Registry Tool Restore features
|Note: - The Restore command does *NOT* replace your active Windows Registry like other registry software. It is a powerful and flexible command with options that alter the target scope of the command. It may also be used to edit loaded Dat/Hive Binary files.|
The Restore command can be used to edit any loaded Dat/Hive Binary file, even if the Registry Tool Database file was not produced from the Dat/Hive Binary file. You can utilize this technique to repair registry Dat/Hive Binary files, add keys and values from the Registry Tool Database into the binary file, or build new Dat/Hive Binary files.
Far more common than wanting to totally restore a registry is the desire to change some entries back to their original state; yet leave new keys and values alone. With Registry Tool this wish is now a reality! The Registry Tool Restore feature guarantees that you have the speed and flexibility to overcome Windows registry problems or perform a Windows registry recovery. Any Registry Tool Database may be restored at any time, regardless of its creation date. You can also perform custom restores by creating a Registry Tool Database from a partial reg file or editing a Registry Tool Database and selecting the Complete Restore option.
Registry Tool's Restore feature is a unique two step process giving you maximum flexibility.Restore Phase - You select from the two available editing targets, the active Windows Registry or a loaded Dat/Hive Binary file, and the Restore command edits existing keys and values to match those in the Registry Tool Database. The Restore commands operates only against those Registry sections you select and according to the Scope setting. Keys and values contained in the editing target but *not* the Registry Tool Database file, are *not edited*.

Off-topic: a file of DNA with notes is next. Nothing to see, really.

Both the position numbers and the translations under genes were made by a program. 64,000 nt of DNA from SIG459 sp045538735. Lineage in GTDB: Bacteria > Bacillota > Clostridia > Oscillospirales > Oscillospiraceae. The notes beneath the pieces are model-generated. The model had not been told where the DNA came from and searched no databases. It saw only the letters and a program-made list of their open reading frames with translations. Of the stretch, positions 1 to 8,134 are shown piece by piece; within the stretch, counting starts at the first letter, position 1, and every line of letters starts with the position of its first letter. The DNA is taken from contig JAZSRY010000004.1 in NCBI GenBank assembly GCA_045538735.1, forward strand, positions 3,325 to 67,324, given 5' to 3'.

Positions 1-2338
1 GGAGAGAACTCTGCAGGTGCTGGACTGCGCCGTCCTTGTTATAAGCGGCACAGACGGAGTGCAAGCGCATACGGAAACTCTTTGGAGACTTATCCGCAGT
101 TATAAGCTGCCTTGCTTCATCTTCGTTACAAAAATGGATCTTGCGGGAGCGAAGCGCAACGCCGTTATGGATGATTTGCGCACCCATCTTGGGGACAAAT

Post-Restore Comparison Phase - Compares the sections of the Registry Tool Database you selected to restore to the same sections in the active Windows registry. The Post-Restore Comparison displays keys and values that are in the Windows registry and NOT the Registry Tool Database. You can then select which Windows registry settings you want to keep, all, some, or none and select which you want to delete.
This two step process gives you the flexibility to totally replace the chosen sections of the Windows registry with the database, or leave all or some of the keys and values written since the Registry Tool Database was created intact. The flexibility of this unique two step process enables you to, for example, modify network, file association, or hardware registry settings back to their original settings after a software install. You still have the new settings created by the install, but you can recover registry settings in other sections of the registry.
Reformatted your hard drive and now you want ONLY the software and user settings back? No problem. Ever changed motherboards and had Windows go haywire detecting new hardware, lock up, and you were forced to reformat and reinstall Windows? Registry Tool will restore a Registry Tool Database giving you your software settings back, yet leave those new hardware settings alone. Worried about upgrading hardware, and the upgrades cause registry malfunctions? Registry Tool's flexibility ensures you have the capability and techniques to overcome registry problems.
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